OR WAIT 15 SECS
Fairfax, VA—The FDA is asking cataract surgeons to report any incidents of intraoperative floppy iris syndrome (IFIS) that they have experienced on the agency's MedWatch Web site.
Fairfax, VA-The FDA is asking cataract surgeons to report any incidents of intraoperative floppy iris syndrome (IFIS) that they have experienced on the agency's MedWatch Web site.
"The FDA wants to look into IFIS, but it is stymied because it has not found any reports from physicians in its MedWatch drug-reporting files. Therefore, ASCRS requests members to go to the MedWatch sites (see box). Please note that you can file multiple patient experiences on a single form and it is not necessary to fill in all of the information requested," said J.E. "Jay" McDonald, MD, ASCRS Eyemail Editor.
Gisch explained that physicians would usually report an adverse drug effect to a drug manufacturer, which by law must transmit it to the FDA within 15 days. The FDA would also like to receive reports directly from physicians to expedite consideration of the issue, she explained.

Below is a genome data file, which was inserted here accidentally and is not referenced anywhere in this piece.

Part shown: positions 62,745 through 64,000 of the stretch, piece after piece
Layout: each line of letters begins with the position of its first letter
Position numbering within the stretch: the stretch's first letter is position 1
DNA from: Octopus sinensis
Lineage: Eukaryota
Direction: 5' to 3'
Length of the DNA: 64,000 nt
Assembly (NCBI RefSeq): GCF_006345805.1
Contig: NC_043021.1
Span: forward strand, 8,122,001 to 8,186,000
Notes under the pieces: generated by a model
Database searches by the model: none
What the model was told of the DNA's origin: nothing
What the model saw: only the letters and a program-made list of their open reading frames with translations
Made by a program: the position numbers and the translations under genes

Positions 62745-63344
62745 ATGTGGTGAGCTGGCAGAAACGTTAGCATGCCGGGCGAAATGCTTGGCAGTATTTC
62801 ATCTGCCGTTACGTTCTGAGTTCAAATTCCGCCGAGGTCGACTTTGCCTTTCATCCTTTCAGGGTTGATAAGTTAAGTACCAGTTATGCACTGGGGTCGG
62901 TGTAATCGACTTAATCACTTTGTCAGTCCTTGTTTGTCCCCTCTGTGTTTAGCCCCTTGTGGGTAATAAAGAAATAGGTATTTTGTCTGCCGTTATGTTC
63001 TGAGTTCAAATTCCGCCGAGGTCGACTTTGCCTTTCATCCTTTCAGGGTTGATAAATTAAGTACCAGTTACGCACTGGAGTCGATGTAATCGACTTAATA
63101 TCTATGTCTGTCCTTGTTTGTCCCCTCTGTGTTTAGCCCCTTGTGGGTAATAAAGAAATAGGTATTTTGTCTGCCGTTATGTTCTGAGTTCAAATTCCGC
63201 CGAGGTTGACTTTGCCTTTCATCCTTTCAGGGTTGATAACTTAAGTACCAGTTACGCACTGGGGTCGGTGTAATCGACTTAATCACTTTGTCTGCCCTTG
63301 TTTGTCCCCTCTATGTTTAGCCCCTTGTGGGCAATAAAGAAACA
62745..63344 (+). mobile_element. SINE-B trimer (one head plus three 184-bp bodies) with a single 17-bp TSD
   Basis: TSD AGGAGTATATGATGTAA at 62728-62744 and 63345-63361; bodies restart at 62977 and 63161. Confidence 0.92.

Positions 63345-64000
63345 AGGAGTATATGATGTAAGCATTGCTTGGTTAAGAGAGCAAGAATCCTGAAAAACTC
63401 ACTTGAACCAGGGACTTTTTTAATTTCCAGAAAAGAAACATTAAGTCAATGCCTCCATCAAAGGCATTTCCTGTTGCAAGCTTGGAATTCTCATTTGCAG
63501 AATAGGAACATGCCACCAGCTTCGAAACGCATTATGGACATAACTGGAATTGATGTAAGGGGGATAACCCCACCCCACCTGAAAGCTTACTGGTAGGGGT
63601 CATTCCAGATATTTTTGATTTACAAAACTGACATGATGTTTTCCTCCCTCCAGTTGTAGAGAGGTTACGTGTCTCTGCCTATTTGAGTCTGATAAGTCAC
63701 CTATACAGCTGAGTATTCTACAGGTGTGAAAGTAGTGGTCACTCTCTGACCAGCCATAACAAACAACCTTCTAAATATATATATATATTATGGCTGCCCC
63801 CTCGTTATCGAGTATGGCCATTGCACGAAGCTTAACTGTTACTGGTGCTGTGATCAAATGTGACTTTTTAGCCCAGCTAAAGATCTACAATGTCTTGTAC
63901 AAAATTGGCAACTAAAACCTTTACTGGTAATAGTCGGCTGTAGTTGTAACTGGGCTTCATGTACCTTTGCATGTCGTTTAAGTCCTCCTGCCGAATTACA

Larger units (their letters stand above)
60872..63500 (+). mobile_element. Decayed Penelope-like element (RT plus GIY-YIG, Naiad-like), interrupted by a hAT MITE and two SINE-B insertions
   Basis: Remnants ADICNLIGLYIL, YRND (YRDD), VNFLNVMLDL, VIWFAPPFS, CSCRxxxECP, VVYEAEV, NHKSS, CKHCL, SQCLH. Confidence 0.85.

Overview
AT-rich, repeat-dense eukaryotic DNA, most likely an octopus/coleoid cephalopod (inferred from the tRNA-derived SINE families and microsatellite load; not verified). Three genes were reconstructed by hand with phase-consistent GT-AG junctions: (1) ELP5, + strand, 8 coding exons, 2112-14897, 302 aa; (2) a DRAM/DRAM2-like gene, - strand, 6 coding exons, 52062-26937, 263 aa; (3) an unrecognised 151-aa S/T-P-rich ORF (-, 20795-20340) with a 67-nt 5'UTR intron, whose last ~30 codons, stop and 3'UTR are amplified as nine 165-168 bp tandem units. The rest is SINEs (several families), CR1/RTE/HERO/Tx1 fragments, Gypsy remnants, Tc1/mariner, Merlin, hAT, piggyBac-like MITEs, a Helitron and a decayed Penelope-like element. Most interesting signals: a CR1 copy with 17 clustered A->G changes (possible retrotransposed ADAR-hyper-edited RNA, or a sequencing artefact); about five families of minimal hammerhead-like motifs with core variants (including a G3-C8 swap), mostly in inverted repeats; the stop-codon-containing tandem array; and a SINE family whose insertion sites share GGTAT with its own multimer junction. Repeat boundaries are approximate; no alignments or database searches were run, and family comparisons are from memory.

In January, ASCRS' executive committee formed a Flomax Working Group to investigate problems associated with the drug, and provide information to develop appropriate recommendations for clinicians and the FDA.
The group is chaired by Dr. McDonald and includes Dr. Chang and Samuel Masket, MD. The action follows the Jan. 13 issuance of an ASCRS physician advisory concerning IFIS. Tamsulosin is widely prescribed for the treatment of benign prostatic hyperplasia (BPH), a common condition that affects men in the same age group as those likely to develop cataracts. Tamsulosin is also prescribed off-label to women with urinary retention to relax muscles in the bladder neck.
Dr. Chang is organizing a multicenter investigation of cataract surgery outcomes in patients taking tamsulosin. This prospective study will involve about 10 practices. Surgeons will manage the pupil using one of three methods at their discretion: iris retractors, pupil expansion ring, or Healon 5.